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Wolff, R. L.; Hazard, H. W. (ed.) / Volume II: The later Crusades, 1189-1311

XIII: The Crusade of Theobald of Champagne and Richard of Cornwall, 1239-1241,   pp. 463-486 PDF (13.4 MB)

Page 471

noted for its enthusiasm, courage, and perseverance as crusaders, and he
was to prove himself a worthy member of it. Count Henry of Bar had probably
done more fighting with less success than any other baron of France. 
 In a letter which we should probably date October 6, 1237, the chief barons
and prelates of Jerusalem who were opposed to Frederick II gave Theobald
advice, in answer to questions he had asked them. 10 They saw no point in
delaying the expedition until the end of the truce, as Saracens never kept
truces anyway. Mar seilles or Genoa seemed the best ports of departure for
a French army. They then suggested that the crusaders land at Cyprus and
there take counsel with the leaders of the Christians in Palestine. At Cyprus
supplies were plentiful and the army could rest after its voyage. Moreover
from Cyprus it was equally easy to strike for Syria or Egypt, whichever seemed
more promising. 11 Apparently Theobald had not asked about political conditions
in either the kingdom of Jerusalem or the Aiyubid state, but if the advice
to stop at Cyprus had been followed, the crusaders would have been able to
inform themselves on these matters before they reached Palestine. 
 In another letter Armand of Perigord, master of the Knights Templar,12 informed
Walter of Avesnes that the sultan of Egypt was a man of no valor and was
held in general contempt. The lord of Transjordania was at war with the sultan
of Damascus. Several of the Aiyubid lords whom Armand would not yet name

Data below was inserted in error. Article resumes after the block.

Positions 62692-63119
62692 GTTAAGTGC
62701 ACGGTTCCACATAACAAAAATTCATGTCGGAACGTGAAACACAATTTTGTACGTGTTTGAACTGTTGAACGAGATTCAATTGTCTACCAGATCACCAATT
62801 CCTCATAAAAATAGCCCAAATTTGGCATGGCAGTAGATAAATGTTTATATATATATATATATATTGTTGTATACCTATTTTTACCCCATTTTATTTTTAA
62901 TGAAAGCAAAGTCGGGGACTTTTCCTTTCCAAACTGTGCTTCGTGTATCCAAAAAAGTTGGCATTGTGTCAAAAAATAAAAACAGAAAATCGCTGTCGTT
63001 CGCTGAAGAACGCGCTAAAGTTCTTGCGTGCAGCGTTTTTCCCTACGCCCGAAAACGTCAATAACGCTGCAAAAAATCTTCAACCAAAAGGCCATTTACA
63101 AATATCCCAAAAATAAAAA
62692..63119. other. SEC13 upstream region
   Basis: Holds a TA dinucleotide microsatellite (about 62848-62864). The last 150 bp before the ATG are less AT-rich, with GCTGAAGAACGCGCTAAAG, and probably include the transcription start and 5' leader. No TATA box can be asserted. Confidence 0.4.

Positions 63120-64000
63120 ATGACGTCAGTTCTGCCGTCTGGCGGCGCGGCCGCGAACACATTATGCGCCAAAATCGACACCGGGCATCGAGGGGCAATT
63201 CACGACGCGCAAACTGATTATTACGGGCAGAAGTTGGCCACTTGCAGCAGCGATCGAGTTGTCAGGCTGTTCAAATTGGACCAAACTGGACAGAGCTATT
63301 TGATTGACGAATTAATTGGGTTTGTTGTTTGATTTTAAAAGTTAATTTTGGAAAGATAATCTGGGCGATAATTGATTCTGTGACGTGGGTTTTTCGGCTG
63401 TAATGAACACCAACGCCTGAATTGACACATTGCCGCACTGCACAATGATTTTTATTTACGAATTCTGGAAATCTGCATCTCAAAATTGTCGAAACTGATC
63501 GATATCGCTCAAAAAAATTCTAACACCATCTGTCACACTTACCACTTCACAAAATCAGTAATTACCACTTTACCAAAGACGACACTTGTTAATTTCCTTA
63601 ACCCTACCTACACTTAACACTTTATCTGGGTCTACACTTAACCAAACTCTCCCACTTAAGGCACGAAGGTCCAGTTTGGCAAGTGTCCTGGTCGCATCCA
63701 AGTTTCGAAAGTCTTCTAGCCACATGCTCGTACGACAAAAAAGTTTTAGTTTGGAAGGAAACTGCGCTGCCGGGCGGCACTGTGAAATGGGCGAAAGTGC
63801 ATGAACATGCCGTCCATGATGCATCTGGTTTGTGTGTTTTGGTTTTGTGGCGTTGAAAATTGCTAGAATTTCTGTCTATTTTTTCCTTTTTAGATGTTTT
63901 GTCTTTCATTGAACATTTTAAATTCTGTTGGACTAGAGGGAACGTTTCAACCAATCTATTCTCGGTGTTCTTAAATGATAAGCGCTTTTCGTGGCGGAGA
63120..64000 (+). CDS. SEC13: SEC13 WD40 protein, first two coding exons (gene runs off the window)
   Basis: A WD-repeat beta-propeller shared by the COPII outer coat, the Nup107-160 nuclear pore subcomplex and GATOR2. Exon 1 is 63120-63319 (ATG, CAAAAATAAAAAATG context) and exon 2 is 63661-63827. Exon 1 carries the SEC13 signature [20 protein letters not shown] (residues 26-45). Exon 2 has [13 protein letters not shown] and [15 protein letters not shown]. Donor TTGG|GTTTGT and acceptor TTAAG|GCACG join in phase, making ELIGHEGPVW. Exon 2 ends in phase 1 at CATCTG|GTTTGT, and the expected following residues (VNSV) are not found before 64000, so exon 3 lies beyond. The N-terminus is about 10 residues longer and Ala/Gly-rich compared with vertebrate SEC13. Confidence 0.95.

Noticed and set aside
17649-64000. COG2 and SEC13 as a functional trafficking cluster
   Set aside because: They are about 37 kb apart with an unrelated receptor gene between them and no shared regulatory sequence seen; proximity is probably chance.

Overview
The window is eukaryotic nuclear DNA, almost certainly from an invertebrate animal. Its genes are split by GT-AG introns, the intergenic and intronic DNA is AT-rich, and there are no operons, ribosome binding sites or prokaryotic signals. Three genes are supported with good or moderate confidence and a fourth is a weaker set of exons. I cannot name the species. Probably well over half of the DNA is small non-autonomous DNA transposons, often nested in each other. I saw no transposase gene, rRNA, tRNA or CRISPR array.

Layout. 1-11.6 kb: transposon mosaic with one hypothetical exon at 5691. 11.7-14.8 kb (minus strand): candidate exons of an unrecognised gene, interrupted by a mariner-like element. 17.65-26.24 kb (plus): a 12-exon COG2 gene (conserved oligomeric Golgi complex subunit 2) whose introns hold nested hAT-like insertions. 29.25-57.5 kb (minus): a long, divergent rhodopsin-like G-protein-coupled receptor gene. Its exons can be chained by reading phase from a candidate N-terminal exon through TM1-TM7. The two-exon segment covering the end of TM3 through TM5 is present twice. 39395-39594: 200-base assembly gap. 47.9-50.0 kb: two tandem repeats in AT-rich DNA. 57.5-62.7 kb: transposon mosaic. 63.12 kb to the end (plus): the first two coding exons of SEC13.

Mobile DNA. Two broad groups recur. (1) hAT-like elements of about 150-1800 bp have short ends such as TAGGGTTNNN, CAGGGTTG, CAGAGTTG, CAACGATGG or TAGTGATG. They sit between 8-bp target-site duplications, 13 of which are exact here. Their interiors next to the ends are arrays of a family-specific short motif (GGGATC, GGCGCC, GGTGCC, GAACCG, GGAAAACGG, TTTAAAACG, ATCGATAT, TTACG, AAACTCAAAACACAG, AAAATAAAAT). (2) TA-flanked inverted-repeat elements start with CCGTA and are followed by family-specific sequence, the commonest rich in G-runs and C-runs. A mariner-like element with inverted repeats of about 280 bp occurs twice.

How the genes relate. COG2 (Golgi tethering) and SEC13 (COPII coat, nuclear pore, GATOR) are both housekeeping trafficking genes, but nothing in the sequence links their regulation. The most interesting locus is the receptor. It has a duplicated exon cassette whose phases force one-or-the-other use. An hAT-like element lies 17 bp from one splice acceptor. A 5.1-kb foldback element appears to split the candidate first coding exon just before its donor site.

were anxiously awaiting the coming of the crusaders and had promised to submit
to them and receive baptism. The references to a feeble sultan of Egypt and
to an independent sultan at Damascus show that this letter was written after
the death of the sultan al-Kämil in March 1238. It is not clear that
Walter of Avesnes was connected with the barons who were planning the crusade;
but the letter appears in the chronicle of Aubrey of Trois-Fontaines, whose
chief interest lay in Champagne and its vicinity. It may well have been the
knowledge that different sultans ruled at Damascus and in Egypt that led
the crusaders to abandon any idea of attacking Alexandria or Damietta and
moved them to sail directly to Acre. 
10 E. Martène and U. Durand, Thesaurus novus anecdotorum, I (Paris,
1717), 1012—1013. 
 11 R. Rohricht, Regesta regni Hierosolymitani, p. 282, dates this letter
1238. The letter tells the crusaders not to delay because of the truce. But
the crusaders had postponed their departure to August 1239 as early as November
4, 1237. To accept the date of 1238 it is necessary to believe that this
news took eleven months to reach Acre. Moreover, to justify his date Röhricht
makes an emendation in the list of men who sent the letter. October 1237
seems an acceptable date that removes all difficulties. 
12 Aubrey of Trois-Fontaines (MGH, SS., XXIII), p. 945. 

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